During our time on earth, God continuously invites us to be closer to Him. Even when we spurn His outreach, He does not give up. When we accept a relationship with Him, He encourages us to go deeper, to not be content with Him as a mere acquaintance. However, faith has an expiration point when our life on earth concludes. It is then the final question of faith is asked and the answer will determine if we spend eternity with Him or without Him. The choice is ours to make, and we answer it every moment of every day, by seeing Him in the world around us and our experiences, or rejecting His advances.

We may say we “have” faith, but it’s not ours to own. It’s ours to share in a relationship with God, and to share with those around us. In this season of giving, let us remember to share this precious gift of God Himself with those we meet.

Catholic Girl Journey

Gift of life

If we think of life as a gift, then we deserve nothing. Yet how many times do we expect the world or more and appreciate none of it?

The secular world around us would have us believe that life is all about us, or more precisely, me. The what’s-in-it-for-me attitude is used by marketers to sell us their products and has become the litmus test for how we determine what we need and what we want to do. When we believe everything revolves around us, we start to have expectations of what we deserve and what should be given to us, not as gifts, but because we perceive we have a right to things or treatment. Instead of receiving with thankfulness, we take because we perceive it is ours. It becomes our possession.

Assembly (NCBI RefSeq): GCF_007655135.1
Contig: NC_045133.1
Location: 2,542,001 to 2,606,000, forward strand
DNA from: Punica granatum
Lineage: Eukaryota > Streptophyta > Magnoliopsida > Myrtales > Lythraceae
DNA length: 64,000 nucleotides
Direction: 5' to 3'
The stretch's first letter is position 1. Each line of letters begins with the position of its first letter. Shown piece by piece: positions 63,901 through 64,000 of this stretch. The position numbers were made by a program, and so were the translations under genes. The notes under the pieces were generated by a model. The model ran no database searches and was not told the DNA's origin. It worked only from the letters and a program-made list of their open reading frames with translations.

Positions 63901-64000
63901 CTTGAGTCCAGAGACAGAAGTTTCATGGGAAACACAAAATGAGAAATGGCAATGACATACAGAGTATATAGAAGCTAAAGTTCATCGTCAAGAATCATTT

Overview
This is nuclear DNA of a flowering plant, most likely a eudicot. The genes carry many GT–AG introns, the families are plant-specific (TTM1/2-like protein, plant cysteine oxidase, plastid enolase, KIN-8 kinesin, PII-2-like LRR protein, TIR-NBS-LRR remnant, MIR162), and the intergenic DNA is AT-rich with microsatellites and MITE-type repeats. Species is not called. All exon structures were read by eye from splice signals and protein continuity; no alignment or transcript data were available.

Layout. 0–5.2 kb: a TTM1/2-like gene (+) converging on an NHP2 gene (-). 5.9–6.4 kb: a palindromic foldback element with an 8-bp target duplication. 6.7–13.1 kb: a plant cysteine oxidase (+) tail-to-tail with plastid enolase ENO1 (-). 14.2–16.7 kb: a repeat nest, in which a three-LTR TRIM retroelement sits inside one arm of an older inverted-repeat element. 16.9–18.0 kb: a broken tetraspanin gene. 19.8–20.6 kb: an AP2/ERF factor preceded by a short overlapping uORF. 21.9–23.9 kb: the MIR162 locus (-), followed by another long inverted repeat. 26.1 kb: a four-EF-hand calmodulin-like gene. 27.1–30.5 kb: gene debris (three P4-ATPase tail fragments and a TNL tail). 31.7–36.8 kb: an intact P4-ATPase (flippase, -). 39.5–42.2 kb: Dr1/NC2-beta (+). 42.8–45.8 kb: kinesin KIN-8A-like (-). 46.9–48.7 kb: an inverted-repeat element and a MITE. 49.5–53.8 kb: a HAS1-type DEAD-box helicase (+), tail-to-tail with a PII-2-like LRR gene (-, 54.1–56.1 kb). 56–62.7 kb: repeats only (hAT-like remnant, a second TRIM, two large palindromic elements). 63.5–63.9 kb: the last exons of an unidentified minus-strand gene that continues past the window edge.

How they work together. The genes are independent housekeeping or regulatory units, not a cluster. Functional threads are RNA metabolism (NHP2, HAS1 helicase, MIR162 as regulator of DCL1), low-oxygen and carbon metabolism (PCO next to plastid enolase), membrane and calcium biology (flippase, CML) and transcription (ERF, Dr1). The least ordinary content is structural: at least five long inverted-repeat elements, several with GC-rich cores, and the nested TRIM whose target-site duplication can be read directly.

As we begin to prepare for the season of gift giving, let’s pause a moment and realize the most important gift we have ever received: life. Our creation is by the will of God, who blessed the love of our parents from whom we are born. God loves each and every one of us. He wants us to be here, on this earth, in this time and place. We may never fully know or be able to comprehend why we are born into the time, space and conditions, but God has a plan for us. While God does not need anything, He wants to have a relationship with us, for us to share in His love and work through us for the betterment of others.

When we talk about life, what does that really entail? It’s not just our daily activities, but encompasses the minute biological needs like our breathing, our heart beating, and our bodies being able to move, to the more intangible attributes like being able to think and reason as well as our soul. How often do we thank our Creator for giving us this magnificent gift? It’s more likely we complain about what is not working well, like the creaking of our knees or when we are struggling with a challenging situation.

As the season of Advent begins, let us start small and take a moment each day to thank God for the gift of life. Take a breath and thank God for it. Feel your heartbeat and thank God for it. Realize that you are noticing these things and using your mind and thank God for it. Realize you are praying and thank God for your soul. In receiving well the most basic gift God has given us, we will be able to receive His Son when He comes.